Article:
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Bombardieri E, Maccauro M, De Deckere E, Savelli G, Chiti A. Nuclear medicine imaging of neuroendocrine tumours. Ann Oncol 2001;12 Suppl 2:S51-61.  Back to cited text no. 7
    
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Prasad V, Ambrosini V, Hommann M, Hoersch D, Fanti S, Baum RP. Detection of unknown primary neuroendocrine tumours (CUP-NET) using (68)Ga-DOTA-NOC receptor PET/CT. Eur J Nucl Med Mol Imaging 2010;37:67-77.  Back to cited text no. 8
    
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Ambrosini V, Nanni C, Zompatori M, Campana D, Tomassetti P, Castellucci P, et al. (68)Ga-DOTA-NOC PET/CT in comparison with CT for the detection of bone metastasis in patients with neuroendocrine tumours. Eur J Nucl Med Mol Imaging 2010;37:722-7.  Back to cited text no. 9
    
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Sweat SD, Pacelli A, Murphy GP, Bostwick DG. Prostate-specific membrane antigen expression is greatest in prostate adenocarcinoma and lymph node metastases. Urology 1998;52:637-40.  Back to cited text no. 10
    
11.
Afshar-Oromieh A, Malcher A, Eder M, Eisenhut M, Linhart HG, Hadaschik BA, et al. PET imaging with a [68Ga] gallium-labelled PSMA ligand for the diagnosis of prostate cancer: Biodistribution in humans and first evaluation of tumour lesions. Eur J Nucl Med Mol Imaging 2013;40:486-95.  Back to cited text no. 11
    
12.
Barrett JA, Coleman RE, Goldsmith SJ, Vallabhajosula S, Petry NA, Cho S, et al. First-in-man evaluation of 2 high-affinity PSMA-avid small molecules for imaging prostate cancer. J Nucl Med 2013;54:380-7.  Back to cited text no. 12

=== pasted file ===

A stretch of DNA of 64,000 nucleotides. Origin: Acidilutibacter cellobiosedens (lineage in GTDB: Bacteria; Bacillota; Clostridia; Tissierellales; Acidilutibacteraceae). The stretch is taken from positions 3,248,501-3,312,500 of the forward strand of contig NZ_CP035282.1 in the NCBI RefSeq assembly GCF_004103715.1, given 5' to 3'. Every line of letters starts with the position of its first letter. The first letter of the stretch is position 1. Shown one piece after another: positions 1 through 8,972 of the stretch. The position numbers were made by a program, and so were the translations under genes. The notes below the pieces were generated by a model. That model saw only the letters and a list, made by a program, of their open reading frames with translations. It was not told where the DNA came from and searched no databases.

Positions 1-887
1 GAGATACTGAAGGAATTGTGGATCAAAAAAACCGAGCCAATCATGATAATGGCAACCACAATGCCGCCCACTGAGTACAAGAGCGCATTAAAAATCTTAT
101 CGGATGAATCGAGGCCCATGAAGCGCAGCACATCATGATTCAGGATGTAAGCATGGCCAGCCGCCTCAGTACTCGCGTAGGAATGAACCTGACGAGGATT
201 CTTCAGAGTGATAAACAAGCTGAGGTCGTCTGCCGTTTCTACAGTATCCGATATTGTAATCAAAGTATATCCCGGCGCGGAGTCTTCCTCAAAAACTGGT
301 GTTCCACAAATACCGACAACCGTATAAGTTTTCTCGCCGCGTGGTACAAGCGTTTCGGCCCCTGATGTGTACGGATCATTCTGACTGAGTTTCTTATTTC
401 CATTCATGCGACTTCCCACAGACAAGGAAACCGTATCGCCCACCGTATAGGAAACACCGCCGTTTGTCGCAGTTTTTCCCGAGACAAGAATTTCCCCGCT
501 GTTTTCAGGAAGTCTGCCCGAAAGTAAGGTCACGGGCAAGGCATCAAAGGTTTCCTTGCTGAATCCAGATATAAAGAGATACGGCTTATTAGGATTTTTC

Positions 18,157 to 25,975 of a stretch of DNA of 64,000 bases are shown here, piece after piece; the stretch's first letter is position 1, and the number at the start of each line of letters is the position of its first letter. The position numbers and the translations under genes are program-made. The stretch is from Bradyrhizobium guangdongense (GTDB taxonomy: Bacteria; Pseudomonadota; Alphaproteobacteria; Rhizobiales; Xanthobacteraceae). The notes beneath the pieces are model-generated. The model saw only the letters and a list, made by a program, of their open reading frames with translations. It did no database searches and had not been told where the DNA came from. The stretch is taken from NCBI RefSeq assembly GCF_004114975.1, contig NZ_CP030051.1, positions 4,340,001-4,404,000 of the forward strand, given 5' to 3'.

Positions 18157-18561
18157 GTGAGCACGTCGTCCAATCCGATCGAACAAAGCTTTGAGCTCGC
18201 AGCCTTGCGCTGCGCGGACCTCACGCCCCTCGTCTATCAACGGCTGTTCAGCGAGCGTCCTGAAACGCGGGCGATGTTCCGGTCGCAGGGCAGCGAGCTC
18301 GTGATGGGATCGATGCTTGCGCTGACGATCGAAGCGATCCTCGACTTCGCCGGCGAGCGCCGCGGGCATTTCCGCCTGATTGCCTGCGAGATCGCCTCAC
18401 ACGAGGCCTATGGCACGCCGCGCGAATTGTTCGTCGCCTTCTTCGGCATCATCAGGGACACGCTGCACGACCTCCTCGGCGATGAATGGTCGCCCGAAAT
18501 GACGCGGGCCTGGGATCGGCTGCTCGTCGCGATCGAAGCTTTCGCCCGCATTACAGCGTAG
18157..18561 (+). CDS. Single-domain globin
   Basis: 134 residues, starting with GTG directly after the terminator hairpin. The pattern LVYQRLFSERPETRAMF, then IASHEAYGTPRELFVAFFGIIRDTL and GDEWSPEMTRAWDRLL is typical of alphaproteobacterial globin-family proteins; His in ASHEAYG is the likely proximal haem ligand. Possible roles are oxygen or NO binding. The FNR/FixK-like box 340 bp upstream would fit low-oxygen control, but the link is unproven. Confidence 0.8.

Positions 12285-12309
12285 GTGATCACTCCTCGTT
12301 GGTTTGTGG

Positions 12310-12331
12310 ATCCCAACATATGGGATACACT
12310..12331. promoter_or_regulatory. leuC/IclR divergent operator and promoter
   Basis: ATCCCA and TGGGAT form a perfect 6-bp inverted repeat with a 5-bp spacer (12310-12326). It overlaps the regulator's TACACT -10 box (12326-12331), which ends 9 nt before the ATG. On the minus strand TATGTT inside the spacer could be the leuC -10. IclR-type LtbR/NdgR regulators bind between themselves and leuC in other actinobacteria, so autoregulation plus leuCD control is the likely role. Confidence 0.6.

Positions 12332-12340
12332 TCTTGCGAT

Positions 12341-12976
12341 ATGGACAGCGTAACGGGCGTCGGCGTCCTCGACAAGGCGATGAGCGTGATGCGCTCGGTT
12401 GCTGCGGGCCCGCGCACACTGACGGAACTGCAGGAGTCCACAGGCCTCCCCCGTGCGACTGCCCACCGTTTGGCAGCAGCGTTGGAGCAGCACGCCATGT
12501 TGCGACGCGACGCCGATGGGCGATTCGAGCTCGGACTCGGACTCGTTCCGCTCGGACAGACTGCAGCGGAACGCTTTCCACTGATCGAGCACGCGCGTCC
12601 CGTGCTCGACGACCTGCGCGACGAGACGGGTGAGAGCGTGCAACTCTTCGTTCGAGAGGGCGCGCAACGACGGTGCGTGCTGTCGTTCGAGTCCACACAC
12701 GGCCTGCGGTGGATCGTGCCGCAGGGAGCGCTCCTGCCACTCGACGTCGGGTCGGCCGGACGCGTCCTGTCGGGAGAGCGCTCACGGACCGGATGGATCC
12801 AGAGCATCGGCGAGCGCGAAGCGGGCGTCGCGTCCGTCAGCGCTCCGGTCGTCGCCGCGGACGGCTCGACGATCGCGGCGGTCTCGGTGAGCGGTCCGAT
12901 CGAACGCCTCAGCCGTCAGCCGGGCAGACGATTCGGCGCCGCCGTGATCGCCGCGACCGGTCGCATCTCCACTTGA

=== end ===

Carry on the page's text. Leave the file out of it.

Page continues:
13.
Cho SY, Gage KL, Mease RC, Senthamizhchelvan S, Holt DP, Jeffrey-Kwanisai A, et al. Biodistribution, tumor detection, and radiation dosimetry of 18F-DCFBC, a low-molecular-weight inhibitor of prostate-specific membrane antigen, in patients with metastatic prostate cancer. J Nucl Med 2012;53:1883-91.  Back to cited text no. 13
    
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Ho CL, Chen S, Leung YL, Cheng KC, Wong YH. Dual-tracer PET/CT differentiates 2 types of primary cancers and metastases in a patient with crossed fused renal Ectopia. Clin Nucl Med 2019;44:157-8.  Back to cited text no. 14
    
15.
Vardhanabhuti V, Lo AW, Lee EY, Law SY. Dual-tracer PET/CT using 18F-FDG and 11C-acetate in gastric adenocarcinoma with liver metastasis. Clin Nucl Med 2016;41:864-5.  Back to cited text no. 15
    
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Gupta N, Dougall P, Mahawar S. Primary ovarian carcinoid and DOTANOC positron emission tomography-computed tomography scan. World J Nucl Med 2019;18:69-70.  Back to cited text no. 16